An institutional assessment of ethnic conflict in China
Betz, Jeffrey D.
Miller, Alice L.
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Since its creation in 1949, the People's Republic of China has had to deal with problems of ethnic conflict. This is due to China's large and diverse minority population, which accounts for approximately eight percent of the total population, or nearly 100 million people. From 1949 onward, the PRC has struggled to integrate these diverse people into a unified nation. Throughout this period the relationship between the Chinese government and many of the country's minorities has been fraught with conflict. This thesis examines the role of the institutions used by Beijing to manage its relationship with minorities in China. It includes a discussion of current theoretical research on ethnic conflict, a detailed explanation of the institutional approach to the study of ethnic conflict, and the application of this institutional approach to the Chinese case. In applying the institutional framework to the PRC's experience, this thesis examines the different ethnic conflict management strategies employed by Beijing from 1949 to present and evaluates the response of China's minorities to each strategy. Ultimately, this thesis concludes that the institutions used by the Chinese government since 1949 have not been effective at mitigating ethnic conflict in China. Additionally, this study demonstrates that the institutional approach is highly useful in understanding the causes of ethnic conflict in the Chinese case.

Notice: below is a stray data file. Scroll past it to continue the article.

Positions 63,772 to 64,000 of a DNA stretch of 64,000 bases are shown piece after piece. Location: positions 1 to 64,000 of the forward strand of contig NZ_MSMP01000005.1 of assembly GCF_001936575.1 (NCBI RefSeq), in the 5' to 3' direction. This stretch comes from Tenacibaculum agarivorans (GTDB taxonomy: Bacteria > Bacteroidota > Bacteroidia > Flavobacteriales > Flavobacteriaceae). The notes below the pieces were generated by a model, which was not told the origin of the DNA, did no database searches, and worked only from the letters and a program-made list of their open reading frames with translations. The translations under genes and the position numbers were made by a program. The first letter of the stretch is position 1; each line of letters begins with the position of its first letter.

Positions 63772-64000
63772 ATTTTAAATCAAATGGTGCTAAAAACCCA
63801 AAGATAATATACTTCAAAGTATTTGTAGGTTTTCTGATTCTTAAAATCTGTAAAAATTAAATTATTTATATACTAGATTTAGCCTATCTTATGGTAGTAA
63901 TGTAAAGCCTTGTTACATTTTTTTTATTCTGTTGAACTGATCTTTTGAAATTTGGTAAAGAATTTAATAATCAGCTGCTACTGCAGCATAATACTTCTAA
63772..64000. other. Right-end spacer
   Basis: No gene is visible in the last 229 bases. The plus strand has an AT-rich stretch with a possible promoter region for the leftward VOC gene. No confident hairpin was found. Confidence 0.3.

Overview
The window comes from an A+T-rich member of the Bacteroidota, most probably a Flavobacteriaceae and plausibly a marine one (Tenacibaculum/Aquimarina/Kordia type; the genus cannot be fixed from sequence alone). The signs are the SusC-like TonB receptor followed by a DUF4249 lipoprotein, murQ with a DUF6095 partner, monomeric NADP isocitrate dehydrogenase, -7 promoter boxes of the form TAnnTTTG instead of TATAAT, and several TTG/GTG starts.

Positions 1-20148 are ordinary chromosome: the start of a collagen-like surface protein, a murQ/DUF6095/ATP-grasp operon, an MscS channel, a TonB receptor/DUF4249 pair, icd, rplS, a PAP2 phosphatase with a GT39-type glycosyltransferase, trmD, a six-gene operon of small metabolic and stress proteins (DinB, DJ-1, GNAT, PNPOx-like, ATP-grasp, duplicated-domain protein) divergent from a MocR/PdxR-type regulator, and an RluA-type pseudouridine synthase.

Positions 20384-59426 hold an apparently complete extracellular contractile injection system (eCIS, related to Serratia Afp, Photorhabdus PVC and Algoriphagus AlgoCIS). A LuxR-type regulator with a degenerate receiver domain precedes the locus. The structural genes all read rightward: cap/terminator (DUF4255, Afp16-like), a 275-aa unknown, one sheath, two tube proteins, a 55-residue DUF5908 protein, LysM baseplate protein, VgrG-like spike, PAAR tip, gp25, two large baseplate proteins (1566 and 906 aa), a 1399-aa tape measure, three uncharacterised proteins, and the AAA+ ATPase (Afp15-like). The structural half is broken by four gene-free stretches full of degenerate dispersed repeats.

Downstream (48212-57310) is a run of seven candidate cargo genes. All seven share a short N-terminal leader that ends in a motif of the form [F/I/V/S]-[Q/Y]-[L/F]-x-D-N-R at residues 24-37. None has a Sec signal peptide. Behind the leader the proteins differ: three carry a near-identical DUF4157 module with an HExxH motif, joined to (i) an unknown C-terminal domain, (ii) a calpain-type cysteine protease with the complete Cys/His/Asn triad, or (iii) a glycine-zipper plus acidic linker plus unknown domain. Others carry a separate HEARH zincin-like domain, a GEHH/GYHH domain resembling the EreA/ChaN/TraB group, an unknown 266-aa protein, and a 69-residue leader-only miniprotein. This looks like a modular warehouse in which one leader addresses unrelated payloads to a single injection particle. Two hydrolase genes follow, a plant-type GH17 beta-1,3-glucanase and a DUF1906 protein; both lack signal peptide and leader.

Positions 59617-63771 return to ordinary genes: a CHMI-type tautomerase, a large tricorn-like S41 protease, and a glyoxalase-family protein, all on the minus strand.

RightsThis publication is a work of the U.S. Government as defined in Title 17, United States Code, Section 101. Copyright protection is not available for this work in the United States.
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